Authentic Assessment and Pedagogical Strategies in Higher Education
Problem statement: Researchers have noted that there is a mismatch between curriculum content and assessment practices in higher education. At the moment, the focus is still on the assessment of learning and not much on assessment for learning. Therefore, this study was conducted to examine the implementation of authentic assessment in higher education in Malaysia. Approach: The study employed a qualitative research method and involved the use of instruments such as interviews, document analysis and unobtrusive classroom observations to collect the relevant data in the classrooms of a three-credit hour course from a Masters degree programme. The total population consisted of 2 lecturers and 20 students from the two selected intact TSL 752 classes. Results: In this study, researchers identified different types of authentic assessment with the suitability to certain pedagogical strategies, their effects on students' learning and the appropriate procedures of conducting authentic assessments. The findings indicated that alternative and authentic assessment have more acceptance from students and should therefore be viewed as an alternative to traditional standardized assessment. Conclusion/Recommendations: The study identified that assessment strategies should be closely related to teaching and learning. Assessing authentic performances should become integral parts of the instructional cycle and feedback provided by the lecturer and peers should be formative in order to help the students assess their strengths and weaknesses, identifying areas of needed growth and mobilizing current capacity.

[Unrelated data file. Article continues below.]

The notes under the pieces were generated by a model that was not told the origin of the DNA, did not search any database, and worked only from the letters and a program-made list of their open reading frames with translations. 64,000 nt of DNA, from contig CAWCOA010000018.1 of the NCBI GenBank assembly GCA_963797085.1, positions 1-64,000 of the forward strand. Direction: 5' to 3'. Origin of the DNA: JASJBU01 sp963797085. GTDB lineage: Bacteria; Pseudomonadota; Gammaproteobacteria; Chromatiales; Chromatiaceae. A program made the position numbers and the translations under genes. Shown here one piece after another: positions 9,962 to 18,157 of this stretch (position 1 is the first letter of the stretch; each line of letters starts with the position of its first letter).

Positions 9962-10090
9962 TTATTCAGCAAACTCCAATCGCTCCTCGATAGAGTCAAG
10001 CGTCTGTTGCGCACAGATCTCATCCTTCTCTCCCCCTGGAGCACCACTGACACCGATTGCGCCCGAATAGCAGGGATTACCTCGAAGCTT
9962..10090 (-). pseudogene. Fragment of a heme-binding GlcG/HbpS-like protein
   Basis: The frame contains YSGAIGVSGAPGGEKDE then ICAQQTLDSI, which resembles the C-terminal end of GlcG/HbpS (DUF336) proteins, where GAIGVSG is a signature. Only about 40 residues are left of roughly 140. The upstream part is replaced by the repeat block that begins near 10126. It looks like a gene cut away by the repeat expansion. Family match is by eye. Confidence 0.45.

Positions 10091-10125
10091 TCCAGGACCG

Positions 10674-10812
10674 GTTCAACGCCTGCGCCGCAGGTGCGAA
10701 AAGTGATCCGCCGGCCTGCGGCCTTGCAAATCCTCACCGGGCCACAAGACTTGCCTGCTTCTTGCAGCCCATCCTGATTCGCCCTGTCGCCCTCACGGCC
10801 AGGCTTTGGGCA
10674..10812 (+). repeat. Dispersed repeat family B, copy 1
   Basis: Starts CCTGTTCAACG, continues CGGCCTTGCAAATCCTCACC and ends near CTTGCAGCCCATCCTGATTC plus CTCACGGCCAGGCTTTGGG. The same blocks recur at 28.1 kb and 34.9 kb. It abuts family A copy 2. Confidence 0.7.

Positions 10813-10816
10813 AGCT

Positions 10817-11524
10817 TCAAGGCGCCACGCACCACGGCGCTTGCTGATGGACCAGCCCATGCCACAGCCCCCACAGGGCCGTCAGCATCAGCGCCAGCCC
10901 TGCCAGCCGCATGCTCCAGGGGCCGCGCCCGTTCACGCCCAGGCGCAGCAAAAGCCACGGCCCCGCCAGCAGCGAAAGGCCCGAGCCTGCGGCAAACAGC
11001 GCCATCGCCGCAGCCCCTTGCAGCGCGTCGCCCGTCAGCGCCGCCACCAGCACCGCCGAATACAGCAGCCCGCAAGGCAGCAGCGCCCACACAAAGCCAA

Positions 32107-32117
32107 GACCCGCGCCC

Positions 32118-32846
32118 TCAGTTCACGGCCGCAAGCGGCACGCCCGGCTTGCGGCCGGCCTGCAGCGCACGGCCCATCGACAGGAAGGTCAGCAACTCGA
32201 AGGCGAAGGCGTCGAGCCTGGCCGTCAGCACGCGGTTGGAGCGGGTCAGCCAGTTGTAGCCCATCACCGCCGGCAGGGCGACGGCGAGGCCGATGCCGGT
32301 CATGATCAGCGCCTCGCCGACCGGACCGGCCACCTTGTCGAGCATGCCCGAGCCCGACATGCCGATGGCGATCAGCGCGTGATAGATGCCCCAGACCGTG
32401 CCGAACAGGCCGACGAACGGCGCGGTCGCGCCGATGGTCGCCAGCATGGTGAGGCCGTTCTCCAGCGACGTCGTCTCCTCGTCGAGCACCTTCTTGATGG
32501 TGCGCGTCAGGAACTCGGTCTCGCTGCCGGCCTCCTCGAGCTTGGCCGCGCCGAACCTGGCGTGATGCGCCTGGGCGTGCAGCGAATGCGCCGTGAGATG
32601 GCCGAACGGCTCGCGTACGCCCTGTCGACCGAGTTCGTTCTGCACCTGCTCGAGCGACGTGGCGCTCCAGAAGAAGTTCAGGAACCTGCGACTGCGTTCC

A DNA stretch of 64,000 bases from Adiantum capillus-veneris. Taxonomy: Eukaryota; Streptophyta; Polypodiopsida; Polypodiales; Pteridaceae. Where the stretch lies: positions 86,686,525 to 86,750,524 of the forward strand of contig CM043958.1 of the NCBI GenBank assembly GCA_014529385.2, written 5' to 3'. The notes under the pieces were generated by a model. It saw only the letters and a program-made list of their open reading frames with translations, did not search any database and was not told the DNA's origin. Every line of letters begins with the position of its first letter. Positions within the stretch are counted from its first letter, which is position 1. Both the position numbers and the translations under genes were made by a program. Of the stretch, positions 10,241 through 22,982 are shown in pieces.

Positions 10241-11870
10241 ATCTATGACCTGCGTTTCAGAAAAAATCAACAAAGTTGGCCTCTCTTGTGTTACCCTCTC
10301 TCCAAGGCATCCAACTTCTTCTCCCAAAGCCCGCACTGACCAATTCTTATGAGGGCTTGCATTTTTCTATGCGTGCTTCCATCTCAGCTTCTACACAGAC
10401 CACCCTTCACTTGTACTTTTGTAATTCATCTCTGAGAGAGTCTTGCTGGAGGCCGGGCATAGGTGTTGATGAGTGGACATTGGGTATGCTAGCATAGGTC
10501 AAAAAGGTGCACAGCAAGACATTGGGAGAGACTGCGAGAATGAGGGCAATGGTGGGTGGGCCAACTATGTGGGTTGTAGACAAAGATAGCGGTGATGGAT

Copyright: © 2010 Chan Yuen Fook and Gurnam Kaur Sidhu. This is an open access article distributed under the terms of the Creative Commons Attribution License, which permits unrestricted use, distribution, and reproduction in any medium, provided the original author and source are credited.
- 8,773 Views
- 7,517 Downloads
- 74 Citations
- teaching and learning
- higher learning institutes